Showing posts from May, 2012

Once Upon a Time: Emma's Baby Blanket, By Samantha Kymmell-Harvey -- A Guest Post

Editor's Note: Today's guest post can be seen as a companion piece to a post about ABC's hit TV show Once Upon A Time, by Samantha Kymmell-Harvey and published in EC a few months ago. Together, they give us a great picture of what is appealing about the show.
With all that’s going on in ABC’s Once Upon a Time it’s so easy to overlook the tiny details that just might make difference in future episodes. Like Emma’s baby blanket. We see Granny stitching it in the pilot. Next, we see it draped across the back of a chair in Emma’s Boston apartment. Finally, she brings it with her when she moves in with Mary Margaret.  Why would tough Sheriff Swan keep her baby blanket? “Because it’s all I have of my parents,” she tells Nicolas and Ava (Hansel and Gretel in Fairytale Land), with whom she feels a strong connection because they too have lost their mother and father.

What if Emma’s baby blanket is more than just a memento of her parents and proof of her  true name? What if it, per…

Sun, Moon, and Talia, By Giambattista Basile

Editor's Note: Since I first read this version of "Sleeping Beauty," which I think of as the original (wiser heads might disagree), I view the slumbering princess in a totally different light. Basile's story, which he set down in the 1630s, is replete with crimes against Talia, crimes against human decency, and pretty much a gallery of human awfulness. Truly, I am perplexed as to why this early version of "Sleeping Beauty" fell out of favor with adults. (Update: When we are tempted to think our 21st-Century selves as above this form of entertainment, we need only think of slasher films. Modern adults have no corner on morally superior entertainment. KW) Kids, I can understand, but this dark tale has magic, sleep sex (shudder with the creepiness of it all!), a diabolical scorned wife, and a happy ending -- I guess.
I promise, read this and you'll never see a "Prince Charming" as any kind of rescuer of woman. (Update: Part of my goal when thinki…

Snow White, By Jacob and Wilhelm Grimm, 1812 Version

Editor's Note: I've taught "Snow White," to college students and read countless submissions to EC updating it, and still, the tale enthralls me. It's been played with in so many ways and forms, for so long, I should be tired of the whole story. But how others see it still often surprises me. What's more, "Snow White," in this variant, is so very different from the pastel cypher of the Disney movie, that I never grow tired of remembering that Snow, in 1812, was a rule-breaking runaway.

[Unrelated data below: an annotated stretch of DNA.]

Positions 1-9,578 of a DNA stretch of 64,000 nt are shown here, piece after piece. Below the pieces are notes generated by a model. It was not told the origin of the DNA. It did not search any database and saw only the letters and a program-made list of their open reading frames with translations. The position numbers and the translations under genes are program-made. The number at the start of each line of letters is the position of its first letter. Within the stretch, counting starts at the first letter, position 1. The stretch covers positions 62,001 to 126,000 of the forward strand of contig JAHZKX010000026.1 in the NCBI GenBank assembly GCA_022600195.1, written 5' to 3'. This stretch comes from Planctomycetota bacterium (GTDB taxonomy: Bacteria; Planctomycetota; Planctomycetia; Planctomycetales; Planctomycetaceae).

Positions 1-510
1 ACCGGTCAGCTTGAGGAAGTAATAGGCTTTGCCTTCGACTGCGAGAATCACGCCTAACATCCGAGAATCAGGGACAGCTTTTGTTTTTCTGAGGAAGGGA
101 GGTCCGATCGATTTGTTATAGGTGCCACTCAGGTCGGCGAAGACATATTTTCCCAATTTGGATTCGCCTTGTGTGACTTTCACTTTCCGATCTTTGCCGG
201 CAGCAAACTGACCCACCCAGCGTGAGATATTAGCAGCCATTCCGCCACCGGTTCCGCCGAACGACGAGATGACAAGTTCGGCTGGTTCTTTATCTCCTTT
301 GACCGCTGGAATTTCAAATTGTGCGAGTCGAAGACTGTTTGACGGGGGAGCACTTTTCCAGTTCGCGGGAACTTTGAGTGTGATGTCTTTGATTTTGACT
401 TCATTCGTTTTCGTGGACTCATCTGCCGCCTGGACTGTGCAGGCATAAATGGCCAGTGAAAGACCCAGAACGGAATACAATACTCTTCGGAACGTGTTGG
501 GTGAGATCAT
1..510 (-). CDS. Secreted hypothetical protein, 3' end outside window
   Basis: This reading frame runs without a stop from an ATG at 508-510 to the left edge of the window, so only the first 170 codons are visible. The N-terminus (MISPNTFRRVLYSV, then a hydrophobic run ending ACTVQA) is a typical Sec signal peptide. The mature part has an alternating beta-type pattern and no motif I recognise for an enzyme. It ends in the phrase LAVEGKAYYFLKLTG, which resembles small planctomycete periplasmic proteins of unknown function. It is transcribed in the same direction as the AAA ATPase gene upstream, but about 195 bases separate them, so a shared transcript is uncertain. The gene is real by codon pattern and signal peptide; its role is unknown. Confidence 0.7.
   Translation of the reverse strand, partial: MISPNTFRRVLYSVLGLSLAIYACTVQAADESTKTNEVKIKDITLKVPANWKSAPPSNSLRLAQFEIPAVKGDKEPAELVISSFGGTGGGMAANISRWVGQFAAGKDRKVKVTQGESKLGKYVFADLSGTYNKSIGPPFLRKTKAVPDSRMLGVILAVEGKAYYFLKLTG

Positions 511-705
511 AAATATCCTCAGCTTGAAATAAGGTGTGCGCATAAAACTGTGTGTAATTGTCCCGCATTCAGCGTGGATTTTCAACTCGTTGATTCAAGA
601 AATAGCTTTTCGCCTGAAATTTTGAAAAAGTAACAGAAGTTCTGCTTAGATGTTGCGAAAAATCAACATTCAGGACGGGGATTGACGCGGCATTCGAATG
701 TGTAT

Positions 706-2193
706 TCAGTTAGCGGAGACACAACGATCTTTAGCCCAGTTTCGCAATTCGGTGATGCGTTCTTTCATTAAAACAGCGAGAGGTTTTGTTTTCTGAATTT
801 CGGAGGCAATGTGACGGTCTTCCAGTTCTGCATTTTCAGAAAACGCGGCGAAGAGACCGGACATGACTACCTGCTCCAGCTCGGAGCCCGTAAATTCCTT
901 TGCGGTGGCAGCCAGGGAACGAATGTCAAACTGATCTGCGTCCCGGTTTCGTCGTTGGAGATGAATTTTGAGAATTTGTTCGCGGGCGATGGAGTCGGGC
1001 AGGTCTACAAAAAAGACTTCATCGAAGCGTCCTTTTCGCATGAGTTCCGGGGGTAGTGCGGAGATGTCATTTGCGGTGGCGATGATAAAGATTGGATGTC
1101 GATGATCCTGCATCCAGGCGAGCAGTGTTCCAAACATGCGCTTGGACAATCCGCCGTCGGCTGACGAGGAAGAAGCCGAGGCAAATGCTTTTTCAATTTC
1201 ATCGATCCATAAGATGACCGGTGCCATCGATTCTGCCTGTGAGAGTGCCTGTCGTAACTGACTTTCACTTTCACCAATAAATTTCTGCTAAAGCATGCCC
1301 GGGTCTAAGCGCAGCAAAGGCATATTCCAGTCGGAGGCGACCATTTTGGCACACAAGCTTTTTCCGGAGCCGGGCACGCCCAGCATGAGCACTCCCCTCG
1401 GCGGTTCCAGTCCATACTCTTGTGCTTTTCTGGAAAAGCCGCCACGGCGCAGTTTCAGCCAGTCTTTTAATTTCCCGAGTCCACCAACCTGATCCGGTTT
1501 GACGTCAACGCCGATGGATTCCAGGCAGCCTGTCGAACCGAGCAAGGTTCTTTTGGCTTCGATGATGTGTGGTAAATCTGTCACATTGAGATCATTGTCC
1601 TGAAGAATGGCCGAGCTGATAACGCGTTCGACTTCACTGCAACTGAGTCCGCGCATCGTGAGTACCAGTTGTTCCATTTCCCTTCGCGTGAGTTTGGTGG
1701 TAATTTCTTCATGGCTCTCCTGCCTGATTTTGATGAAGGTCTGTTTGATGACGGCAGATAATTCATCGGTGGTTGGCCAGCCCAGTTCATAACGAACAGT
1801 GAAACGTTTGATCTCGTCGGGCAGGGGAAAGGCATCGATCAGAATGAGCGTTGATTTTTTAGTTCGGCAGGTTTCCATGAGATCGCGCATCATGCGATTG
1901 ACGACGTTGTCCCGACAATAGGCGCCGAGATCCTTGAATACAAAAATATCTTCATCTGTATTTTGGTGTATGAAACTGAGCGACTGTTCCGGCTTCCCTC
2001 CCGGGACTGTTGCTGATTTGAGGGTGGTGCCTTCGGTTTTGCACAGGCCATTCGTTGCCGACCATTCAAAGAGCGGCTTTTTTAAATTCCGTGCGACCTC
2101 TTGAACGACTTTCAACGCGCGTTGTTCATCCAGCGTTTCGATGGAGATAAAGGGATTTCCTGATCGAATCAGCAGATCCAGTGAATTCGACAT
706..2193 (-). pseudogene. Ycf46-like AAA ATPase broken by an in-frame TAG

As for Disney, while there is much good and bad I could say, and have said, about the 1937 movie classic, I must point this out: Much is written about how the mirror in Snow White" is the voice of male dominance and judgment. Yet, in most of the illustrations of the magic mirror before the movie, the queen's reflection is genderless or a some version of her own reflection. As far as I can tell, it became male with the Disney film. 
And the prince? Dear God! W…

Beauty and the Beast, the de Beaumont Version

Beauty and the Beast is the only "big" fairy tale I can think of that is about what happens after marriage. The best-known version was written by Jeanne-Marie Le Prince de Beaumont, an 18th-century teacher and writer who know a thing or two about truly beastly husbands.
Analyses of B&B are thick on the ground. I enjoy what Maria Tatar has to say in her must-read, The Annotated Classic Fairy Tales, but here is my own take: "Beauty and the Beast" is about the shock that takes place when two people marry and find the real person behind the love object. Granted, when de Beaumont wrote B&B, girls of "good" family (which would have been her kind of student), often still had arranged marriages, but love matches were becoming popular in all classes. Even in love-based marriages, including today's unions, once people marry, things change. I know many people who lived together before marriage, and to a person, they say that after they got married, thin…

Cinderella, by Charles Perrault

Editor's note: Below is the text of "Cinderella," from Andrew Lang's Blue Fairy Book, first published in 1889. While the ending in this particular version is a bit too sweet for my tastes, the "color" fairy tale books have been so widely read, it seemed the best text to add to EC.
Cinderella is my favorite fairy tale heroine. When presented with a real chance to go to the ball and meet her fate, she grabs the opportunity with gusto. She clearly enchants the prince with more than just her looks, and the fact that she had long served as a maid and cook suggests that once she is chatelaine of a castle, she will know her business. Dare I say it? Cinderella seems a bit modern. She takes her chances and wins.

Once there was a gentleman who married, for his second wife, the proudest and most haughty woman that was ever seen. She had, by a former husband, two daughters of her own humor, who were, indeed, exactly like her in all things. He had likewise, by another w…